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Review: INHERITANCE CANYON by Taffety Punk

In Taffety Punk's Inheritance Cavern, three people struggle with the nature of ambition. Gary does impressions and dreams of being a Hollywood star, Shell is determined to break free from her community college background and become a scientist, and Sal attempts to find some kind of simple happiness, often at the bottom of a bottle. All interesting characters to be sure-but drop them in the middle of a quarantined canyon after an apocalypse-like explosion, and you've got a winner of a play.

Inheritance Cavern has the feel of a modern day Waiting for Godot: the sense of absurdity and unexplained setting both call back to the classic. But this production is anything but a rehash of previously trodden ground. Despite the fact that the program bills it as a "non-sequel" (it features the same characters in a different setting as a past Taffety Punk production), Liz Maestri's script feels fully formed and sparkles with a life of its own.

The cast is truly superb all around, and creates excellent physical comedy in the challengingly small Capitol Hill Arts Workshop theatre. James Flanagan kept the audience in stitches with his celebrity impressions and animated attempts at booking an audition in the middle of the apocalypse. Dan Crane as Dr. Jans Kröger, the dystopian scientific warden of our trio's canyon prison, hit a perfect combination of arrogance, pathos, and a quirky German accent, which brought the audience to tears of laughter more than once. Sal's bravado, portrayed by Teresa Castracane, and Shell's intense desire to be taken seriously as a scientist, played by Esther Williamson, are alternatively funny in their extremity and touching in their realness. Through a strange twist of sci-fi fate Dr. Kröger creates a Shell double, and Williamson and Gwen Grastorf should be commended for their chemistry, perfectly mirrored acting, and subtlety as one Shell slowly diverges from the other.

Daniel Flint's set is simple yet effective. Dr. Kröger's cramped laboratory is shown in cross-section, a trailer set up in the middle of the end of the world, stuffed full of toys masquerading as scientific objects, designed by Marcus Kyd. The peculiar science at work, achieved through spare keyboards, test-tubes, and Brittany Diliberto's effective lighting adds a degree of whimsy to the absurd plot. Kathy Cashel's sound design and original soundtrack is especially to be commended; the combination of electronica and indie rock kept the atmosphere tuned to modern yet mysterious.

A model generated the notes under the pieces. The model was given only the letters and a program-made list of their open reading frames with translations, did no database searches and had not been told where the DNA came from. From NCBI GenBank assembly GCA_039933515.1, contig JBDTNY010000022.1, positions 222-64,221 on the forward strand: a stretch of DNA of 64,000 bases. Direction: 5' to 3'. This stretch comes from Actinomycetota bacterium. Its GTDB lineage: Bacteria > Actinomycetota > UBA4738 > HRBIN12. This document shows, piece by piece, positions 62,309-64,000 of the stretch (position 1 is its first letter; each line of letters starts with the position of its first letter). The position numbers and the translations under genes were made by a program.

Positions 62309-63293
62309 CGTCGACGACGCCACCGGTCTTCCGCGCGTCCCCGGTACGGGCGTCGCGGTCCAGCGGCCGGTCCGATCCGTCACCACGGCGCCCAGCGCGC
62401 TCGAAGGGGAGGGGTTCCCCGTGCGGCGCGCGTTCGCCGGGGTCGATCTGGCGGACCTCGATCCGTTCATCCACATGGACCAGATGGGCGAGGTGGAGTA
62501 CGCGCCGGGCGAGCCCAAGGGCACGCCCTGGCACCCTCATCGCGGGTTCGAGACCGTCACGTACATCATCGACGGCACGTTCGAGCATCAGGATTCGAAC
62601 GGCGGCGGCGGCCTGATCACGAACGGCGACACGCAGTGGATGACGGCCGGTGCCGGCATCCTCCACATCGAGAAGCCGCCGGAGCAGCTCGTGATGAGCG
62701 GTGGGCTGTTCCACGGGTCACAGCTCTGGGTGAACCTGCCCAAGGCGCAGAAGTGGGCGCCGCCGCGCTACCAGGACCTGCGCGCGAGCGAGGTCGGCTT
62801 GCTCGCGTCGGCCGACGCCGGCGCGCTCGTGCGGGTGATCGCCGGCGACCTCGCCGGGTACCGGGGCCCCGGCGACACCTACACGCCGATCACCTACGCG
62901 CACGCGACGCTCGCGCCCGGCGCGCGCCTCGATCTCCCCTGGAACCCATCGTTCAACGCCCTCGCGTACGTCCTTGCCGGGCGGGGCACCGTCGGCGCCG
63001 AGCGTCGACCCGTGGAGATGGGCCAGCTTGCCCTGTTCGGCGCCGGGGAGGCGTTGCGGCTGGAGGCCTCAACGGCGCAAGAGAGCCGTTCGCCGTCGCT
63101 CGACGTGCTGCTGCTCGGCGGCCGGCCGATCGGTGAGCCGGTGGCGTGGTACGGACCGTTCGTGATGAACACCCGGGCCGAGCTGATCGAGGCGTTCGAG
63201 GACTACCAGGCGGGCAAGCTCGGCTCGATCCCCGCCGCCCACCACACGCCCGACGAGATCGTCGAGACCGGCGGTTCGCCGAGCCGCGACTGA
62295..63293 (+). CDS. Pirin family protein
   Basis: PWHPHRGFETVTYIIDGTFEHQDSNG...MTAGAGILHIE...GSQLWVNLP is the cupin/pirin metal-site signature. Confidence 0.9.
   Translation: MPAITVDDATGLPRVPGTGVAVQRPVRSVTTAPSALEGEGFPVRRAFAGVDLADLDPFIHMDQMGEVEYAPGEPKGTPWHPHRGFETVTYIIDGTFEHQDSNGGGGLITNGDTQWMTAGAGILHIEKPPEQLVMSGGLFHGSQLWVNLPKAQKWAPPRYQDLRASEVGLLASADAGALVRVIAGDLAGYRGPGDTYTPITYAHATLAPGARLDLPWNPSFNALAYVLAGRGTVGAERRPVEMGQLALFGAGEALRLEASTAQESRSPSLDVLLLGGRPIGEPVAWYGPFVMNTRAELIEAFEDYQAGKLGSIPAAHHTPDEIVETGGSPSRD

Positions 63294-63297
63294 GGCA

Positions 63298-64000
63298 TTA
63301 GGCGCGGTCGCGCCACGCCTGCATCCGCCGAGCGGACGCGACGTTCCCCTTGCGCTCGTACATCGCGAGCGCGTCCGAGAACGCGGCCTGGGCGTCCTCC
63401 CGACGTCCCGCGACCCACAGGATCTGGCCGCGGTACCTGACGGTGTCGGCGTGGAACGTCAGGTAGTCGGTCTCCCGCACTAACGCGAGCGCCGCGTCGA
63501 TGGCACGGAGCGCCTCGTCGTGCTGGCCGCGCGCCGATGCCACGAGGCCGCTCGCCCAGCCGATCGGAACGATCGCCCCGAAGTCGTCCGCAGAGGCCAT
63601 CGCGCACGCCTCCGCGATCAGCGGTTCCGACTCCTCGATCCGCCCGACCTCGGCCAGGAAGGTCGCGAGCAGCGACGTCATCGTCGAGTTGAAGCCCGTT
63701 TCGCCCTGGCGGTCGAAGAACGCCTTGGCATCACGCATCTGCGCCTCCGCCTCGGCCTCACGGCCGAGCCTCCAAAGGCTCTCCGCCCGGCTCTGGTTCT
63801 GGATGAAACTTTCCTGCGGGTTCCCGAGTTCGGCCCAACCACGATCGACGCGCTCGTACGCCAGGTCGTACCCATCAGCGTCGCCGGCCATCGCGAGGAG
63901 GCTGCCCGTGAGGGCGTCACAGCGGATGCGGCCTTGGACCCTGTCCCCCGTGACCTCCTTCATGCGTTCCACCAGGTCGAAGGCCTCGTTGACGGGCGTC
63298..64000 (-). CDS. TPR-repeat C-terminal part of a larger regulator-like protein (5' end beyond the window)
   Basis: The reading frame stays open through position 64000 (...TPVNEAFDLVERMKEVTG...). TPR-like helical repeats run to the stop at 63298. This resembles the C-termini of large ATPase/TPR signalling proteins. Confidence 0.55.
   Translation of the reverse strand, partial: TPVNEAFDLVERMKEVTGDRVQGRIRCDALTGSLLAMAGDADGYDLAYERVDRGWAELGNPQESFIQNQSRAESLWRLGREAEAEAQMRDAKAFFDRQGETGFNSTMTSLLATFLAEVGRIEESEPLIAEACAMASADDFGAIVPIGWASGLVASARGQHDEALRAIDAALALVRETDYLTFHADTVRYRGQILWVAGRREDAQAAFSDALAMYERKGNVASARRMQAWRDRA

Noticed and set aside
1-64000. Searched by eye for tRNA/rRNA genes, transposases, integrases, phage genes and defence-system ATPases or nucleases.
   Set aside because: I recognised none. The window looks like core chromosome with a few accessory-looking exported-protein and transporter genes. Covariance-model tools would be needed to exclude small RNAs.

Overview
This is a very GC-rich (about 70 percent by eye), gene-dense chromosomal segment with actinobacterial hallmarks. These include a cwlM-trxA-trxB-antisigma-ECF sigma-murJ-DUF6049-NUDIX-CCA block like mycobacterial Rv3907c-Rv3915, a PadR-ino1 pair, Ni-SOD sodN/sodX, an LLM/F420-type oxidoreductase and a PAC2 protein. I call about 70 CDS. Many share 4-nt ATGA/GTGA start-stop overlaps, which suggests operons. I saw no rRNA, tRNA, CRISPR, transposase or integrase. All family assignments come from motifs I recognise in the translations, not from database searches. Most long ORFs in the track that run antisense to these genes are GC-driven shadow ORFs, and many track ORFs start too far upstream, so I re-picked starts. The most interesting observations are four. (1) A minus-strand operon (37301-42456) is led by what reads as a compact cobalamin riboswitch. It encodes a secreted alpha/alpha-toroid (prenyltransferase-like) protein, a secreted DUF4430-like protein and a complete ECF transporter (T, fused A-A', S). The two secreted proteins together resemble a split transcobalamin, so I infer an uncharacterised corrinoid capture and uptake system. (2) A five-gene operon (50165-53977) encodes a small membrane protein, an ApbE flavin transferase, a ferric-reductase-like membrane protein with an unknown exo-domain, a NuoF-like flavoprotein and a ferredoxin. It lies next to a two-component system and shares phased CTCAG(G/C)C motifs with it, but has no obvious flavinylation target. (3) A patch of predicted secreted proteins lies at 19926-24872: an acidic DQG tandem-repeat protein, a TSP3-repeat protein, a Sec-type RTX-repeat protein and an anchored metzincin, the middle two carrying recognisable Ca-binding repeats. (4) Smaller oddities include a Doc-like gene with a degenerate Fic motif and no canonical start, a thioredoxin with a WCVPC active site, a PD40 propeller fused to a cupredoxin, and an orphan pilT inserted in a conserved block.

Inheritance Canyon is not without it's flaws. The timing occasionally feels off; some beats are rushed while others are left too long, escalating into arguments amongst characters that slow the delightful rush of the plot. And while the ambiguous ending suits the absurd nature of the script, it would have been stronger if it had made more of a direct comment on one of the truly fascinating themes of friendship, ambition, power, and status explored through the rest of the play.

Still, it's a rare production that keeps you laughing consistently until the curtain falls and then keeps you thinking deeply as you drive home from the theatre. DC theatre-goers are currently spoiled for choice during the fantastic Women's Voices Festival. Still, this one deserves a spot on your must-see list.

Inheritance Canyon runs until October 10th at the Capitol Hill Arts Workshop, and you can get tickets here.

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